Chloe Hanegraaf
Olivet Nazarene University
PACCAR Foundation Scholarship

When Chloe Hanegraaf went to college, she set her sights on earning an associate’s degree and a possible teaching career. But her life changed significantly after completing the degree at Moraine Valley Community College in Palos Heights, Illinois. Her Christian background and friends led her to think about attending Olivet Nazarene University in Bourbonnais, Illinois, not far from her home. She applied, but declined to attend, only to reconsider a few months later when a university recruiter contacted her, asking if she wanted to remain under consideration for admission. This time, Hanegraaf said yes. She began a three-year journey, this time in a very different field – nursing.

Her paternal grandmother was a nurse, and Hanegraaf liked the idea of working with people to help them get better and improve their health. Plus, as a nurse, she would be helping to educate patients. But she knew getting there would be difficult. To enter the nursing program at Olivet Nazarene, Hanegraaf had to pass the entry level exam to get into the program. “I was required to take microbiology and chemistry. I had already taken my biology course. Those were hard classes. I definitely didn’t think I would pass any of them, but by the grace of God, I did,” she said. This semester, Hanegraaf is completing her capstone course at Riverside Medical Center in Kankakee, Illinois, where she has worked with Covid patients. She will graduate in December. After graduation, she is considering a career as a critical care nurse, and possibly, a travel nurse.

Hanegraaf was encouraged to apply for the PACCAR Foundation scholarship by Greg Bruner, Olivet Nazarene’s financial aid director. “Without scholarship funds and the financial assistance that I receive, I would not be able to attend Olivet,” she said. “Every single dollar counts for me. Whether it’s a $500 grant or maybe a thousand, $300 … It is honestly such a blessing to receive that. It has impacted my education. A donor’s contribution has a very big effect, even though it’s a small piece of the puzzle. I would hope to one day to be able to give back when I’m a nurse to people who are going to be studying nursing, “she added.

Hanegraaf is grateful for the scholarships ACI provides to college students like her. “I love what you guys are doing, she said. ” I think more students should know about it. There are so many opportunities to apply for scholarships and to work hard to earn your degree. It’s hard, but there are amazing ways to help you out financially.  I just want to say thank you for that. I’m very appreciative.”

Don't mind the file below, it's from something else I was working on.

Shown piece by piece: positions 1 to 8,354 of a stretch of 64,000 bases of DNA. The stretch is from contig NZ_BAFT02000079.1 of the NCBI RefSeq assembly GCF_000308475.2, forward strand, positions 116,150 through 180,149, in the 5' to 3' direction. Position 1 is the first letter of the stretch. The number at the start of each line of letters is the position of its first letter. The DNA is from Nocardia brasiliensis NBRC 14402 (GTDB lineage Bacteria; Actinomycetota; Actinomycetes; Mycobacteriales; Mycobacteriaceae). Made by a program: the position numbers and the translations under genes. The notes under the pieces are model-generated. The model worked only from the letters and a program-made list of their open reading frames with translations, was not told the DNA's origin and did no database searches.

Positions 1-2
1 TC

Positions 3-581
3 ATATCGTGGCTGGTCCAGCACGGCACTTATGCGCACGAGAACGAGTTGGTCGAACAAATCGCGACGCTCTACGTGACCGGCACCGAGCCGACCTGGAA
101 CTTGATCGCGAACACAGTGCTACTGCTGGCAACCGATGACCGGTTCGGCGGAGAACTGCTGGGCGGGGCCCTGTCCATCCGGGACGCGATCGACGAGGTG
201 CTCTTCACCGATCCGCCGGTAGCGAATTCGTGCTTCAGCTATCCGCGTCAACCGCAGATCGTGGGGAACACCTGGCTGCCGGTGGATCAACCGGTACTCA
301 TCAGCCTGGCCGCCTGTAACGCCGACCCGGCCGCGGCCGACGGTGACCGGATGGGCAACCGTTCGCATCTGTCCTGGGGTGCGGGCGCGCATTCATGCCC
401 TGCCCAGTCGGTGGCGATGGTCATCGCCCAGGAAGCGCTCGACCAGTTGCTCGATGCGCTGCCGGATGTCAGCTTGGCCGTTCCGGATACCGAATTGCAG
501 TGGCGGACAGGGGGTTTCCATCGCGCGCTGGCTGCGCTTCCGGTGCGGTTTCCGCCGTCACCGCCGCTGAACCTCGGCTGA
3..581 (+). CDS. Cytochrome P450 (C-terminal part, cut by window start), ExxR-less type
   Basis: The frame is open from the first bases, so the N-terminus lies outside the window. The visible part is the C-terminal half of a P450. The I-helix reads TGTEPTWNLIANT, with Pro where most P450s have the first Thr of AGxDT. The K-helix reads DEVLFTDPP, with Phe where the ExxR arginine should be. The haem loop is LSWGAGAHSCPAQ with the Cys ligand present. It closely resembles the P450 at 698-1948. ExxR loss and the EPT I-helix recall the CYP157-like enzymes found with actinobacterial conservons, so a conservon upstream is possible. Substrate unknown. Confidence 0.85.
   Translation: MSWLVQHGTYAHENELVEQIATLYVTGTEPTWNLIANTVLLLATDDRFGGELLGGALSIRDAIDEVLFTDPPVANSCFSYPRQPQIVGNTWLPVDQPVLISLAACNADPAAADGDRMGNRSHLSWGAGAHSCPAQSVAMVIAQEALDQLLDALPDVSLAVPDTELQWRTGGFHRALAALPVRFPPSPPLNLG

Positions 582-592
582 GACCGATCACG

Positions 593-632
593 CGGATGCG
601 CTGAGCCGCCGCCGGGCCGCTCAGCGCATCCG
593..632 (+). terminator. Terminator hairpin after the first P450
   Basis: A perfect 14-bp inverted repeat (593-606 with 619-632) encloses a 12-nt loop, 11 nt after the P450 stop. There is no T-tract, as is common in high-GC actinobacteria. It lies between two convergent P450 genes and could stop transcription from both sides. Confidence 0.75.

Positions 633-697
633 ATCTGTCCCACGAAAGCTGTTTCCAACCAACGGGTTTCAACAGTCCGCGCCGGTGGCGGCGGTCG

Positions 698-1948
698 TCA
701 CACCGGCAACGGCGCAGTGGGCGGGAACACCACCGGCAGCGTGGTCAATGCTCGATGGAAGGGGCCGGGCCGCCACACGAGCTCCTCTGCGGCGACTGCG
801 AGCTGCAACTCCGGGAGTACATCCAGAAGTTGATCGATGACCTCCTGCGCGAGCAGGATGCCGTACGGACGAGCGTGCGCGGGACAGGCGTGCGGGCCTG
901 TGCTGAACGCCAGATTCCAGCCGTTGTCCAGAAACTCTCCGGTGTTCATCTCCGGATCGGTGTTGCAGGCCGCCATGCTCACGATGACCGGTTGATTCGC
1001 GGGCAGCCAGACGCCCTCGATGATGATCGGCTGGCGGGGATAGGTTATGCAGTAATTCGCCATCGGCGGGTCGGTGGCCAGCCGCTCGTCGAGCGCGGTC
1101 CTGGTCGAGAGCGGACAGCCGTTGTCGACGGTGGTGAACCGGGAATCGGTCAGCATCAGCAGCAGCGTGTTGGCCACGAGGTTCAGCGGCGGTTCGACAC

Hanegraaf is the eldest of five children, with four younger brothers. At Olivet Nazarene, she is president of the student nursing association, where she organizes events including blood donation drives and volunteers her time in nursing simulations. She is also part of a Bible study group, which explores how faith plays a role in nursing. She previously worked at a coffee shop during her time in community college and while she was at Olivet Nazarene.

Keishon Tinon
Millikin University
ACI Peer Mentoring Program

Keishon Tinon has a plan: He wants to open a sports-and-recovery center for athletes. To get there, the Millikin University sophomore is majoring in Sports and Recreation Management, with a minor in Entrepreneurship – while serving as a mentor in ACI’s Peer Mentoring Program and playing as a defensive lineman on the university’s football team.

Tinon, Belleville, Illinois, says he did some research and chose Millikin for career reasons. “What really caught my eye is the job placement rate as soon as you graduate (of) 98 percent,” he says. “It’s also a smaller school, so I just figured you could get more help here, which is true. I feel like I can have a great career once I leave Millikin.”

So far at Millikin, Tinon has made many career-related connections, which led him to apply for positions involve student mentoring, similar to his experience first as an ACI mentee and now, a mentor. He is a residential and academic peer mentor in freshman dorms and a mentor for incoming freshmen in the university’s Edge program. “I want to provide resources I was provided when I got to Millikin,” he says.

After college, Tinon sees himself in many possible jobs: working game-day operations for sports franchises, coaching and the dream of a sports-and-recovery center. That is why he added the entrepreneurship minor, to learn more about running a business.

When he entered college, Tinon was selected to be an ACI mentee. It helped that he knew his Millikin mentor, who attended the same high school as Tinon. He admits he doesn’t like to ask for help but learned early in college that it was important to ask for help about academics and college life in general. “Once I got in the program, I got more comfortable. I was more able to ask for help,” Tinon says. He recalled weekly check-ins with his mentor, plus attending events together and meeting new people, including other mentees and mentors.

“I liked the program. I like what it did for me, and I want to do the same thing that my mentor did for me,” he says. “I like to help people, especially when I’ve got resources, and people to point them toward. That makes me feel good, just knowing I helped somebody.”

In addition to playing on the Millikin football team and work as a mentor to other students, Tinon works in the Center for Academic and Professional Performance at Millikin and is a part of the Black Student Union.

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